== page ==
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1793 to 1798

 1793-- 94  Mary Jane Vial leaves France at the outbreak of war, and travels first to Cadiz to her brother, and then to England.
 1795 June 4:    Charles Gaulis Clairmont born, possibly in Bristol.  His father is thought to be Karl Abram Marc Gaulis, merchant and son of a wealthy Swiss family.
 1796  Karl Gaulis dies in Schmiedeberg.
 1797  The Lethbridge correspondence starts here.

MJV seems to be living in London, lodging with “A C” (who may have been a seamstress) and earning her living through needlework. She commences a relationship with John Lethbridge. The present correspondence does not reveal where they met or where the relationship was conducted. Later correspondence suggests that JL knew, or knew of, “A C”; and also that he was very displeased when MJV arrived in his neighbourhood in late 1798 / early 1799. [#47]

July: If her given date of birth (27 April 1798) is accurate, Mary Jane’s daughter is conceived around this time.

MJV spends some time at Newport, Monmouthshire, Wales, where she is acquainted with Mr. Brewer Senior, a surgeon, and his wife: Mrs. Venner, and Miss Pye. At Barry Island, also during this period, she is known to Mr Robert Vizer, a merchant and commercial agent of Bristol. She uses the name St. Julian.

December: By the end of 1797, MJV is living in Bristol as Mrs. St Julian, a widow. “A C” writes to her for the first time. By this time the relationship with Lethbridge is either over or souring. [#47]
 1798 April 27:   Daughter Mary Jane is born in Brislington.

By this time, MJV is in debt to William Kingdon, a financier and money lender.

October:  MJV writes to Lethbridge, probably seeking financial assistance. (It is not known whether he knew of the child before then). Through a Mr. Thring* Lethbridge arranges to pay 5/- per week to the Parish of Brislington to be given to MJV for the child’s maintenance.  [#09][#02]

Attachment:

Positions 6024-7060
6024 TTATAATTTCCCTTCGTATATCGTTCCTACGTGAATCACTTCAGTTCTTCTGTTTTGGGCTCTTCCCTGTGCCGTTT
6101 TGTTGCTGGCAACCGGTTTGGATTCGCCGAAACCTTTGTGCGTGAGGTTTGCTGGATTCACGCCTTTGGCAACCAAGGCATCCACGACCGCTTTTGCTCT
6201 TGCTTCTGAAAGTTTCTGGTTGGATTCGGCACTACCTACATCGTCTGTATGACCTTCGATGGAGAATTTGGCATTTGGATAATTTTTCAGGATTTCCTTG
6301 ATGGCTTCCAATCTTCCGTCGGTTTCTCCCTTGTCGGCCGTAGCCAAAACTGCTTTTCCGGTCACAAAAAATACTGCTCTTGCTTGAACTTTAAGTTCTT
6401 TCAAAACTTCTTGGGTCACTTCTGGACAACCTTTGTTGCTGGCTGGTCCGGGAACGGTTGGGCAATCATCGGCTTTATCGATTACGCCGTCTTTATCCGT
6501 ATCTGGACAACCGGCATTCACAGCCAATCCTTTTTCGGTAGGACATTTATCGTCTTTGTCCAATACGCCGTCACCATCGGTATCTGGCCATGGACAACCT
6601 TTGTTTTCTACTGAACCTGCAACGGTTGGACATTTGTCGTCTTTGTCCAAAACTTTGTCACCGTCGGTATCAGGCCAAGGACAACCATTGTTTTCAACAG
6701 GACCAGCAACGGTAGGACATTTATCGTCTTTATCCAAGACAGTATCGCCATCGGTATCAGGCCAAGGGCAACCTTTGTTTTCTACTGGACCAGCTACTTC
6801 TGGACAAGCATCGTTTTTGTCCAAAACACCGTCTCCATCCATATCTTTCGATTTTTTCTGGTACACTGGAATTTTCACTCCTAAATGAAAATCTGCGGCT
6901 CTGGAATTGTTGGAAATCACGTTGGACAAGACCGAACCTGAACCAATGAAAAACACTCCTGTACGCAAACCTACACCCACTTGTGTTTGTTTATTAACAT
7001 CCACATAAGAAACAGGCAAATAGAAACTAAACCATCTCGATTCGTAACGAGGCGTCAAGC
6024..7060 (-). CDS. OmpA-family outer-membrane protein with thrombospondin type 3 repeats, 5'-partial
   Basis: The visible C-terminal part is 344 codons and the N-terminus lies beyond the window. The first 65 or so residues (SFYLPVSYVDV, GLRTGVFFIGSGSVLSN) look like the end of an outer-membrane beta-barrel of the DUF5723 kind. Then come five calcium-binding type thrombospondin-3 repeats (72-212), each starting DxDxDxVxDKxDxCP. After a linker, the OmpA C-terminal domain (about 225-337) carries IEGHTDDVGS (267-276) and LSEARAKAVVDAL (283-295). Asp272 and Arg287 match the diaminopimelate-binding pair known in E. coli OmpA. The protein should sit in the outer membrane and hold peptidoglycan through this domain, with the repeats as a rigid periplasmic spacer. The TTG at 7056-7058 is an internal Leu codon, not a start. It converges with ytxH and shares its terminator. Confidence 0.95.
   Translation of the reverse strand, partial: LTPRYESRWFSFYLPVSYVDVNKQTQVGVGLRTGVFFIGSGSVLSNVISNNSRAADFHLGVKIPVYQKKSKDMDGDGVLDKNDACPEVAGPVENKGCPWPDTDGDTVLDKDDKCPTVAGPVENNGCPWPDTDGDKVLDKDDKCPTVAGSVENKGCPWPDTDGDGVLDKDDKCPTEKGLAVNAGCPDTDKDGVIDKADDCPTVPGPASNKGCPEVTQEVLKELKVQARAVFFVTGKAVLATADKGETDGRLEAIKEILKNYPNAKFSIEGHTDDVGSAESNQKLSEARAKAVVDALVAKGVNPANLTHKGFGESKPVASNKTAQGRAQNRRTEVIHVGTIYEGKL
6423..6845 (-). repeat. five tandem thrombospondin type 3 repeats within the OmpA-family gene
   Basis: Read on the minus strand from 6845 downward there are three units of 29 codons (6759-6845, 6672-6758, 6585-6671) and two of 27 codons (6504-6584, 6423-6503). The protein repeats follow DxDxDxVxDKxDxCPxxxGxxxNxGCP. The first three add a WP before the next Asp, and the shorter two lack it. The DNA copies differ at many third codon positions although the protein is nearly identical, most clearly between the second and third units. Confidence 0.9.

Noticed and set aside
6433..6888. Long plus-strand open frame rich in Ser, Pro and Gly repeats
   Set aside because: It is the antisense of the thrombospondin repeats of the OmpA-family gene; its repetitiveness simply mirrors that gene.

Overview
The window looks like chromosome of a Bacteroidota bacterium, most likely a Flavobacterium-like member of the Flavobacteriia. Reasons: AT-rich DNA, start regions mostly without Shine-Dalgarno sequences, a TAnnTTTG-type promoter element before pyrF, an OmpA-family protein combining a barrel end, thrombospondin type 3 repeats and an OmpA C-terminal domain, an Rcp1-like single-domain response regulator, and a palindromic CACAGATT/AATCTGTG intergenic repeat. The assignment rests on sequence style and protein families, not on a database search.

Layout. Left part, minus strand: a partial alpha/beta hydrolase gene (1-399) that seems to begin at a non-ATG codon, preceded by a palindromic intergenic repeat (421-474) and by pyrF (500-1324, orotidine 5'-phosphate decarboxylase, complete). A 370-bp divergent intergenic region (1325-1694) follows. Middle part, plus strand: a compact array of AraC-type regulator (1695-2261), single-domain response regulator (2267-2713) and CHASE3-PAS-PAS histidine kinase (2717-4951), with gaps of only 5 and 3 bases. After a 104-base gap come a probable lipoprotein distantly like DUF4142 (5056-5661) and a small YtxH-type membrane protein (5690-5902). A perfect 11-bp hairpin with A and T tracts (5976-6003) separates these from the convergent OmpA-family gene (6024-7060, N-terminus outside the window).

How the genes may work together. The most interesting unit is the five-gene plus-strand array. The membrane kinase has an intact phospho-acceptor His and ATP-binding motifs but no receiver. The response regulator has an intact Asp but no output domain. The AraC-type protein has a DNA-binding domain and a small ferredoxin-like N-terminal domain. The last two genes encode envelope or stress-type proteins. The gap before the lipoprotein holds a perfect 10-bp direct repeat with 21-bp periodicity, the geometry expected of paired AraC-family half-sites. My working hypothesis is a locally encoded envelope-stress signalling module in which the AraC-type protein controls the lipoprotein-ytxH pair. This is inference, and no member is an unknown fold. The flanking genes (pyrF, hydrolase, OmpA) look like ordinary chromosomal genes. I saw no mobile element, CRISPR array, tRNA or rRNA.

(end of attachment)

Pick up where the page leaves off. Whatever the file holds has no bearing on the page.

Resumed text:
* (It is not clear whether Thring is a Parish Officer in Brislington, a lawyer acting for Lethbridge, or has some other role).

End 98:  Through a “blunder of the Overseer”, MJV is brought to the attention of Mr James Ireland, JP, presumably as a pauper with a bastard child. Mr. Ireland regards this as an error. Although Lethbridge later refers to MJV having obtained a settlement, neither Mr Ireland nor any other person in the parish conducts an examination of her circumstances.* She is angry and believes JL to have been responsible.  [#06]

* Under the poor relief law enacted in the 17th C, individual parishes used examinations conducted by one or two Justices of the Peace, normally acting in petty sessions, for three purposes:
    1. to police bastardy, and as a basis for reclaiming the costs of supporting illegitimate children from the father
    2. to determine the settlement of an individual (a claim to a right of legal residence and relief in a parish)
    3. as a contribution to the wider county prosecution of vagrancy.
MJV’s son Charles Clairmont is presumed to be in paid care at this time.